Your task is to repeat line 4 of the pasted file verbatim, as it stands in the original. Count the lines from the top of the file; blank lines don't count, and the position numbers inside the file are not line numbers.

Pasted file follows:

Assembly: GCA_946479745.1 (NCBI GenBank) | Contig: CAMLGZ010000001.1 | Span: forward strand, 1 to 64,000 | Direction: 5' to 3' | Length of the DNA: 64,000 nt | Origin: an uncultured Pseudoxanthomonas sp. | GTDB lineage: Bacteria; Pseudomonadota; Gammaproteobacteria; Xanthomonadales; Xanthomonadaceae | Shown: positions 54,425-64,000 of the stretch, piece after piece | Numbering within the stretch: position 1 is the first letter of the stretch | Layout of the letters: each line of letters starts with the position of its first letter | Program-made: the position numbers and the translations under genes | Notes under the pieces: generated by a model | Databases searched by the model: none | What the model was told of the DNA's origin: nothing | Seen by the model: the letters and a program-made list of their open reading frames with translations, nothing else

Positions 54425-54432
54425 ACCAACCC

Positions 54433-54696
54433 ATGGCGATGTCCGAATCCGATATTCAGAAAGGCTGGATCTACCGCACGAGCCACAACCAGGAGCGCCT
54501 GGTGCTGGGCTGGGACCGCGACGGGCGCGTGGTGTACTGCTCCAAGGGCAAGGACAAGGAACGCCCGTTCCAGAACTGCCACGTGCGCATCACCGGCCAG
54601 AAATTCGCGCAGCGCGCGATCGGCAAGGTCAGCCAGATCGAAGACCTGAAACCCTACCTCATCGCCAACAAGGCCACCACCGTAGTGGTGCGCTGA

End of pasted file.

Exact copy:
Positions 54433-54696